BlackBerry senior VP for enterprise software Peter Devenyi said that BES uses a new set of protocols for this communication. Thus, BlackBerry 10 only works with a BES 10 server. The good news is that BlackBerry lets an enterprise run a BES 10 server on top of or alongside BES 5. In fact, you can manage BlackBerry 10 devices, older BlackBerry phones and even iOS and Android devices all from a single console. Android and iOS communication happens the same way: ActiveSync wrapped in BlackBerry protocols, all running over the BlackBerry infrastructure without the need for VPNs or opening ports on firewalls.
The BES server is, of course, free -- you simply pay for each licensed BlackBerry it manages (or Android or iOS device). More good news: the company is allowing a one-for-one trade-in for all of 2013. That is, for every BES 5 key an enterprise gives up, it can replace it with a BES 10 key at no additional cost. Naturally, BlackBerry wants to give all of its loyal customers a reason to quickly and cost effectively migrate users to BlackBerry 10.
One of the much-touted new features of BlackBerry 10 involves BES 10 and Balance. BlackBerry Balance has been around for a while, and it lets BlackBerry users keep personal applications and data separate from their work activities. Balance has been redesigned for BlackBerry 10, and with a simple swipe downward, you get the choice to be in personal or work mode. Each mode is clearly differentiated. Because our parent company doesn't run a BES 10 server, I couldn't test this functionality.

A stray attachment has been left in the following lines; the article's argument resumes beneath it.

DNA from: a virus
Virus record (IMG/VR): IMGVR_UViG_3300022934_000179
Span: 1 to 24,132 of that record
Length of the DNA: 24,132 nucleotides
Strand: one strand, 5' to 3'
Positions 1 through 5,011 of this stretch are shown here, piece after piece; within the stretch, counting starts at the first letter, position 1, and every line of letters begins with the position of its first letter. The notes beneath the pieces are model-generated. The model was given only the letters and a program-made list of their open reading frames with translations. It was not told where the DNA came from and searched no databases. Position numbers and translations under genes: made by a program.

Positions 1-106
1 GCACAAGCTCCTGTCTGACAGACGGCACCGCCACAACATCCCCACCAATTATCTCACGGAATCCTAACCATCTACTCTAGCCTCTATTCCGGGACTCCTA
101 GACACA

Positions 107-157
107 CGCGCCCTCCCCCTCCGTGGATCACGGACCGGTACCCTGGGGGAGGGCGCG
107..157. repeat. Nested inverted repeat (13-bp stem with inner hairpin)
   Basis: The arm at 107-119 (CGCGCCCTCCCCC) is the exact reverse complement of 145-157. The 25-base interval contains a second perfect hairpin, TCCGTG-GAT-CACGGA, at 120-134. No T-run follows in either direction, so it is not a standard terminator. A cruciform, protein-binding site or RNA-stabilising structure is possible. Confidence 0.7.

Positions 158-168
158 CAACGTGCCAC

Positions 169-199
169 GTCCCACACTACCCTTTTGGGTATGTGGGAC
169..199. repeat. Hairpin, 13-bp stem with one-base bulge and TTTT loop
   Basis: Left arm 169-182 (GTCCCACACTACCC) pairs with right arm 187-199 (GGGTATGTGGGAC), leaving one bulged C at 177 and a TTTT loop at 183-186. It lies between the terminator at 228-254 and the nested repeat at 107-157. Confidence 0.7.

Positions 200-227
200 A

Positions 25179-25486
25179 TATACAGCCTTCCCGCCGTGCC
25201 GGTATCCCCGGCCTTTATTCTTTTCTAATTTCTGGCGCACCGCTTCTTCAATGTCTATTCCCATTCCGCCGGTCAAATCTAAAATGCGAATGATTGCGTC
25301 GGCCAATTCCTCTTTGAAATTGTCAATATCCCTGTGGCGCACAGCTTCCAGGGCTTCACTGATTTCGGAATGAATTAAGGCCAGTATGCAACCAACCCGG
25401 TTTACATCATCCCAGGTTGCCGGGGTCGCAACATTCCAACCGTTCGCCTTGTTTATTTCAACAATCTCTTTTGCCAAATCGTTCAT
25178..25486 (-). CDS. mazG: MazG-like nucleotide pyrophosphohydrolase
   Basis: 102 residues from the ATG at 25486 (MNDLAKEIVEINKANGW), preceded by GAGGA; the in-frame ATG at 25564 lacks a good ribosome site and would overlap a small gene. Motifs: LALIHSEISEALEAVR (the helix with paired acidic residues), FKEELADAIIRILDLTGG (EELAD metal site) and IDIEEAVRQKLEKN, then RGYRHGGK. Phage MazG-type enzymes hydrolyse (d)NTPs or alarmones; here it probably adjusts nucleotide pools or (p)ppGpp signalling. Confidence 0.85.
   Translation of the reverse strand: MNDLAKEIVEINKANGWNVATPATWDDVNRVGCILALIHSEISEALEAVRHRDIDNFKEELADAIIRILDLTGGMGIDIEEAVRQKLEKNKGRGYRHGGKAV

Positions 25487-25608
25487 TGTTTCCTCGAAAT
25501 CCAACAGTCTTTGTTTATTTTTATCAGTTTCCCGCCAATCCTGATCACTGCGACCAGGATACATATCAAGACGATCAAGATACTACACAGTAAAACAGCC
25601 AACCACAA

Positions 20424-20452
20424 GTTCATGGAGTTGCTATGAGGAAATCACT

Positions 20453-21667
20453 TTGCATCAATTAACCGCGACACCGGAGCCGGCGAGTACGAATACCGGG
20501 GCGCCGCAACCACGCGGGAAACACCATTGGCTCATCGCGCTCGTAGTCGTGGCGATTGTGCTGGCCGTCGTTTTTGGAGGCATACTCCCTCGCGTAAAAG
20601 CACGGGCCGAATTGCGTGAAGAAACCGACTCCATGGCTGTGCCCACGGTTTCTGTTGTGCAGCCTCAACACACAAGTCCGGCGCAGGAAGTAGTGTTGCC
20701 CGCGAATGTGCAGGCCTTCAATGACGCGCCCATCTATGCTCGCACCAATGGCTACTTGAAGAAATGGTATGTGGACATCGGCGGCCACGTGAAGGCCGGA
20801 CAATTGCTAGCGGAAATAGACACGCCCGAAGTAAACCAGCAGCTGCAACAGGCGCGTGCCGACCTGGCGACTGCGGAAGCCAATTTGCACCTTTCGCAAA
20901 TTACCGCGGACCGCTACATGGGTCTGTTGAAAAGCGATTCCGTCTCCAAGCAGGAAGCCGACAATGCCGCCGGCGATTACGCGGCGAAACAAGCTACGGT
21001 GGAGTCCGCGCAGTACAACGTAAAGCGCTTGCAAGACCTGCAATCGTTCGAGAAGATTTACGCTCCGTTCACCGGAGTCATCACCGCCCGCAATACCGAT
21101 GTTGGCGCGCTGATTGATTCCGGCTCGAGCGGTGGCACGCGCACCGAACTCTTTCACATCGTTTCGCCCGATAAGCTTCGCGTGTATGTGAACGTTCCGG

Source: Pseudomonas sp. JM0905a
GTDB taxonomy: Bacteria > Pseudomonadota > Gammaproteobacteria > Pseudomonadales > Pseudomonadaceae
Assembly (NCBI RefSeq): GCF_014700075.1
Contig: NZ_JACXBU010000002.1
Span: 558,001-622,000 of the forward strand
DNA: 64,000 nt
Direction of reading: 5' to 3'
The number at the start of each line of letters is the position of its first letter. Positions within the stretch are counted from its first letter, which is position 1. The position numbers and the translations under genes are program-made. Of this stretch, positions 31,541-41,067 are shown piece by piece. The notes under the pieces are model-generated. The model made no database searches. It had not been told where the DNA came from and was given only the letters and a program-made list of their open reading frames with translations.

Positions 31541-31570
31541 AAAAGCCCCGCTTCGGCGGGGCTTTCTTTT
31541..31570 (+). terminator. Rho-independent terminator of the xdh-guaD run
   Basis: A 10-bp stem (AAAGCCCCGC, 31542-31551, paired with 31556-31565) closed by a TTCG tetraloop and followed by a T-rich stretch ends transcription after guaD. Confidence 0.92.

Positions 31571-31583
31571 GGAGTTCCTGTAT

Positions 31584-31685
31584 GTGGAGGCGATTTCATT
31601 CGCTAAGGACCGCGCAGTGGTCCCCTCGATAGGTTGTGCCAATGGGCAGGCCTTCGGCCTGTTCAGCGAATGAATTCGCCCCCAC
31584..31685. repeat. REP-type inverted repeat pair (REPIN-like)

Balance only works when the Z10 (or other BlackBerry 10 device) is enrolled into the BES. Corporations can control what's in the work mode, allowing only the use of certain applications -- or enforcing the use of a set of workplace applications. There are two different BlackBerry Worlds, the app marketplace. Work applications contain a briefcase icon. There are applications, such as calendars and email, where all personal and work data get brought together, but there's no data leakage between these worlds. This container approach to separating data is very compelling.
The BES 10 management of iOS and Android devices uses the standard management hooks provided by each OS, but BlackBerry just announced that it is beta testing Secure Workspace, which will provide a Balance-like solution for iOS and Android. It is a closed beta for now.
Without some of the fancy features of other phones, BlackBerry's support for strong enterprise-class features is still its biggest standout. The company's recognition of the onslaught of other devices in the workplace, by way of direct BES support, bodes well for its general outlook and survival. But survival doesn't necessarily equal success.
When buyers decide on a new phone, it is less and less about the actual phone, and more about the overall environment they're buying into. In many ways, that environment is powered by a cloud (Apple iCloud, Google Drive, Microsoft SkyDrive) that collects and aggregates key user data (about location, music and other media, monetary exchange, browsing history, and much more), and turns it into something personal and possibly both dangerous and exciting: the phone as personal digital assistant. Look no further than what Google is doing with its Google Now service, which is, perhaps, the future of mobile.
BlackBerry has none of this, and it will live and die with BlackBerry 10, these new phones, and the hope that features like BlackBerry Balance, and the endorsement of IT, will win the day.
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